Nicole Hawkins
Nicole Hawkins, the wildlife biologist at Fort Jackson enters GPS coordinates for a clearly marked tree on the base, designated as a potential home for a newly arriving endangered red-cockaded woodpecker, Nov. 6, 2015. (U.S. Army photo by Jennifer Stride/Released)

This woodpecker’s primary habitat is the longleaf pine ecosystem. Roughly 97% of it has been destroyed in the U.S. by advancements such as settlement, timber harvesting, urbanization and agriculture. Also, 6,801 acres of longleaf pine have been restored at Fort Jackson since 1994.

Installation biologists are using herbicides to convert some slash pine forests to longleaf pine forests and keeping underbrush low to improve the bird’s habitats.

On average, over the past five years, 11,819 acres have been burned on post annually, along with 2,388 thinned.

“It creates a habitat (RCWs) prefer,” said Nicole Hawkins, a wildlife biologist at Fort Jackson. It allows for open park lighting.

One side effect is increased vegetation that RCWs thrive under, she added. Artificial cavities — RCW homes — have also driven up the population count.

Left to their own devices, RCWs can spend as many as ten years making a single cavity. Humans can craft one in 45 minutes.

The Habitat Management Unit at Fort Jackson makes up 26,645 of the installation’s total 51,316 acres, excluding 8,787 for mission requirements. Of them, only 391 total acres, distributed throughout the installation, carry training restrictions related to the species. The acreage is broken down into small sections. Trees with cavities have a 200-foot buffer zone around them where limitations apply.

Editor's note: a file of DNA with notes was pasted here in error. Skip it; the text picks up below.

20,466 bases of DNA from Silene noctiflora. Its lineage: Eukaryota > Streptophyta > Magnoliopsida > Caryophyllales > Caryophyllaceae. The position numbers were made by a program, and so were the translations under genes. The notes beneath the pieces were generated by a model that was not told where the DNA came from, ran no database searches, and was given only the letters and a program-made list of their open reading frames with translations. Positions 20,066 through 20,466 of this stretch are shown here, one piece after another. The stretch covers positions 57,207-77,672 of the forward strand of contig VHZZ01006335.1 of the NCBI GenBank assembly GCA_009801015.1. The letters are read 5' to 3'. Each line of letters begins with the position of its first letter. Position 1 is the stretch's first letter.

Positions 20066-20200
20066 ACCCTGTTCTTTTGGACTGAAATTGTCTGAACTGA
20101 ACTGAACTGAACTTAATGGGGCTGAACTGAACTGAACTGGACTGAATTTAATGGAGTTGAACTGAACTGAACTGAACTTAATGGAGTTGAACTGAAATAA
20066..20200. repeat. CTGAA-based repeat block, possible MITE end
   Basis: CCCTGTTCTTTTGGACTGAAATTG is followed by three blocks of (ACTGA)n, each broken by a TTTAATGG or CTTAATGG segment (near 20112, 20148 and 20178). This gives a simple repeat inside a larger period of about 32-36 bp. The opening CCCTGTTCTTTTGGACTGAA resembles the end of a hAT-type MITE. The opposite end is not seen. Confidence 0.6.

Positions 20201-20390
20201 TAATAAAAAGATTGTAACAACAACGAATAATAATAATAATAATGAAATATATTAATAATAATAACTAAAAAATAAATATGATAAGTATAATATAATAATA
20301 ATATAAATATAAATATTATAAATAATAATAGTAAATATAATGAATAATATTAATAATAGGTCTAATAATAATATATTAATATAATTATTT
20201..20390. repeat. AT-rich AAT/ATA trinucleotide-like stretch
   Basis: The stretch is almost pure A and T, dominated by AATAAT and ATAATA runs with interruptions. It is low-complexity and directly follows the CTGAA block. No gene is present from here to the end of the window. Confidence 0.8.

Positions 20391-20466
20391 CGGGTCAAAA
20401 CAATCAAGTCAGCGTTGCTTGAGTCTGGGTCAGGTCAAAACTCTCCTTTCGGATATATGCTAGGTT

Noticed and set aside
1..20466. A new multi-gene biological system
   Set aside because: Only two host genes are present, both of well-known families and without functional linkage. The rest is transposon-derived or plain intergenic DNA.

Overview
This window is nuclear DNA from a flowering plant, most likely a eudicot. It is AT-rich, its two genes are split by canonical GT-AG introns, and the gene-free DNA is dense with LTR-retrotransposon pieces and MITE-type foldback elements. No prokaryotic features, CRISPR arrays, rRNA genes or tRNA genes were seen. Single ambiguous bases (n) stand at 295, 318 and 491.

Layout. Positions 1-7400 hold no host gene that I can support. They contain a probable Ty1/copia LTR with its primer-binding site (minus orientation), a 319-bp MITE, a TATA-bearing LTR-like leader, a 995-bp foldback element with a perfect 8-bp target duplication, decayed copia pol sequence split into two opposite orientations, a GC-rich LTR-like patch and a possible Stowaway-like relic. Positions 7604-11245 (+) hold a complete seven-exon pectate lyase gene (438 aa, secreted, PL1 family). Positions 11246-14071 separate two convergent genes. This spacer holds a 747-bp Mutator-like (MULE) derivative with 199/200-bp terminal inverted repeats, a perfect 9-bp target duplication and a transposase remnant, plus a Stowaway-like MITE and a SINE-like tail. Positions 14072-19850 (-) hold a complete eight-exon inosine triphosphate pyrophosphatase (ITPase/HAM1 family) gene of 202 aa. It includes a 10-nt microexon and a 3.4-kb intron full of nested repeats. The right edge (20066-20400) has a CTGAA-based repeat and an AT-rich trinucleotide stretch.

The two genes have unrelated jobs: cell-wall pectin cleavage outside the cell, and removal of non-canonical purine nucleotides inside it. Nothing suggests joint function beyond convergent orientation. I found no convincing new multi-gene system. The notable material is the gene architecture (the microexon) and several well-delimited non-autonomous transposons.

“That’s very minimal,” Hawkins said. Some training can still take place, provided it doesn’t last more than two hours.

Some installations have been able to entirely remove training restrictions because of population stabilization. Within the next year or two, a review of post policies could potentially allow for change here, too, Hawkins said.

That would benefit the training mission, Morrow said.

With restrictions lifted, “the bird will be invisible to the Soldier, essentially,” Morrow said.

The Army would have more flexibility. For instance, a new range could potentially be built in RCW territory, if necessary.

The 2018 nesting season was the best on the books, according to many measures. There was a 7 percent uptick in active clusters, groups of trees with inhabited cavities, in the past year — from 41 to 44. An increase of just 5 percent was the goal. There were 41 potential breeding groups, RCW gatherings with at least one fertile male and female — an 8 percent rise — among them. Thirty-seven reportedly attempted nesting, 150 eggs were laid — 125 was the former record — and more than 80 hatched. Seventy-two were banded for tracking purposes. At 7-10 days old, some baby birds have uniquely-colored bands placed on their legs. It allows them to be seen with spotting scopes and be individually identified.

This year’s statistics represent record highs.


Thanks and a tip of the hat go out to Tom and Micah. Typos or errors, report them HERE.

Iron 44 tragedy — former VP of Carson helicopters disputes restitution ordered

Seven firefighters and two pilots were killed in the 2008 helicopter crash

Carson helicoptersThe former Vice President of Carson Helicopters is disputing a court order to pay $51 million in restitution related to his role in falsifying documents prior to the crash of a helicopter on the Iron 44 Fire (or Iron Complex) on the Shasta-Trinity National Forest near Weaverville, California in 2008. Steve Metheny, the former Vice President of Carson Helicopters, was sentenced to 12 years and 7 months in prison in 2015 but he now claims he was not aware of the requirement to pay restitution.